Harvest Energy

There is nothing quite like the harvest season on the Prairie. It is a collective effort that holds thrill, worry, exhaustion, delight, and ultimately, one hopes, it holds full bins.

Rebekah Lindenbach is a city woman and a country woman. Last fall she wanted her city friends to experience harvest at her farm.  It took four different invitation dates before her guests finally made it to the field with her. On the first three dates it rained! Rain can be one of the major stresses of the season, followed by mechanical breakdown, and of course both always happen. The day finally arrived when we were in the field; her brothers orchestrating that beautiful synchronized dance of combine and truck moving together, her brother’s father-in-law and brother-in-law in their big equipment helping with that final race to get the last field harvested before the rain.  You could almost taste the thrill of completion.

Similarly a few weeks ago, Prairie Spruce Commons member Henning Mortensen was driving the grain truck at his mom and dad’s farm.

Harvest is also part of Prairie Spruce Commons Cohousing city life, but we are harvesting community rather than crops, and rather than full bins, we are working toward full units. If you have been imaging Prairie Spruce Commons Cohousing in your future, now is the time to act. The major ‘harvest window’ is the fall of 2014. You can click here to find out how to join our community. For only $100 you can become an Associate Member and participate in all aspects of the community for three months, allowing you time to help with your decision making. Or, if you already know you want Prairie Spruce in your future, you can become an Equity Member and make a 10% down payment on your unit. You can get in touch via our Contact page – we would love to hear from you.

Brenda

Prairie Spruce Pico de Gallo

Fall is officially here! Frost was predicted a few days ago, so my husband picked all the remaining tomatoes. It was quite a crop with lots of Beefsteak Sweet Cherry and Roma tomatoes. My favorite was a heritage tomato that was shaped like a pear, an inch long, and a beautiful shade of gold. It looked amazing mixed in with the other tomatoes.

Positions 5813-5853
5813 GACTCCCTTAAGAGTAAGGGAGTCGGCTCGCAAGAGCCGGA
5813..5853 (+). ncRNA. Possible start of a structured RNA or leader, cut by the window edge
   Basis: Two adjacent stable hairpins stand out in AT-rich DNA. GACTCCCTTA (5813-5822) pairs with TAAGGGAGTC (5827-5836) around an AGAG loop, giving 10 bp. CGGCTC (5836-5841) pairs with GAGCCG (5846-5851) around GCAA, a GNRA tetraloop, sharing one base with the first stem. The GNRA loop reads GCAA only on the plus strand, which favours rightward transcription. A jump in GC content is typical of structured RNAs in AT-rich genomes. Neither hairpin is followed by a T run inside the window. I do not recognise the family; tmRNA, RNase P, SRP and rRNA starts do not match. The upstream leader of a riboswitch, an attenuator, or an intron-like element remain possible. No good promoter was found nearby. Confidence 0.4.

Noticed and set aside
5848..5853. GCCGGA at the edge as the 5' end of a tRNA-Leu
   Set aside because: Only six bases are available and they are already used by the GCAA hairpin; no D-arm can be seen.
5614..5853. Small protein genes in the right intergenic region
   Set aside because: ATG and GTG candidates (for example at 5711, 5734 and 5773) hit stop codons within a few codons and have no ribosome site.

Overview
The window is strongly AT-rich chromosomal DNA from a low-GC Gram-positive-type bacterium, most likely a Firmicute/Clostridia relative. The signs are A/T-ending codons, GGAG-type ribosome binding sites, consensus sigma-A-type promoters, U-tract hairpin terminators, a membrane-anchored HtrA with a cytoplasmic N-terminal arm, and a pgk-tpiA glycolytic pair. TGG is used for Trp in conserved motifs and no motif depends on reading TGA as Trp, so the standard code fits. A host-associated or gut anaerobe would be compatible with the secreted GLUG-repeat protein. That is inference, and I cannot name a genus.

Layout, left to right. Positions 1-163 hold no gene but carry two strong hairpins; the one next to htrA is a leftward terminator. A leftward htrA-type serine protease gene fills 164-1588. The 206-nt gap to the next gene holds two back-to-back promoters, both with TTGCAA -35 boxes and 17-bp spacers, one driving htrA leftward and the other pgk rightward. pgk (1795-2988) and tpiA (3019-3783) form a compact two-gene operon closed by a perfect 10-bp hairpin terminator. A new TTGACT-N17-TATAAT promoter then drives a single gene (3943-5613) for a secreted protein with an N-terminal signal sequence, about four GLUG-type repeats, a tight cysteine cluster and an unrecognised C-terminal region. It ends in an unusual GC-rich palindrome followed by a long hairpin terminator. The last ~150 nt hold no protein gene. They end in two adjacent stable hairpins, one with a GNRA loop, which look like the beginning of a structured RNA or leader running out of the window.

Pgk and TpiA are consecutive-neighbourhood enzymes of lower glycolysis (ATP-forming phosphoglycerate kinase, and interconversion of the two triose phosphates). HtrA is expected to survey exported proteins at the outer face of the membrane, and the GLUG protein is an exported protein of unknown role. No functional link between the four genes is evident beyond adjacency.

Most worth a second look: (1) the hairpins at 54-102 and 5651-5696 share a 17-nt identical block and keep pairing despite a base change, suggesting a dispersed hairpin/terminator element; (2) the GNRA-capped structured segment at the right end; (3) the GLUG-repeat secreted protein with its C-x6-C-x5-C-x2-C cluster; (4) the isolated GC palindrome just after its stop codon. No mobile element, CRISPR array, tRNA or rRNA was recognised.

One of my favorite ways to use garden tomatoes is pico de gallo, a fresh salsa. This recipe from Flavors Magazine reminds me of Cozumel, Mexico. There is a tiny restaurant there, far, far away from the cruise ship docks, that has the most amazing fresh salsa and pastors. Pastors are pork that is cooked on a vertical spit, seasoned with chilies and pineapple. It is sliced thin and served on small tortillas. Amazing stuff with a little pico de gallo on the side!

 

Praire Spruce Commons Pico de Gallo 

  • 2 large ripe tomatoes, cored, seeded and finely chopped
  • 3 tbsp. Onions, finely chopped
  • ¼ cup cilantro leaves, rough chopped
  • 1 jalapeno, stemmed and finely chopped
  • 1 tsp. Oregano
  • 1 lime, juiced
  • 1 tsp. Honey
  • Pinch of sea salt

Combine all ingredients; season with salt to taste. Mix well and let rest 10 minutes before serving.

I’m looking forward to the tomato and cilantro harvest from the Prairie Spruce Commons planters on our deck and roof terraces, as well as the large community garden in our courtyard. I’m also looking forward to our next trip to Mexico! Travelling will be so much more carefree knowing my home will be looked after while I am gone.

What’s your favorite recipe for fresh tomatoes?

Joanne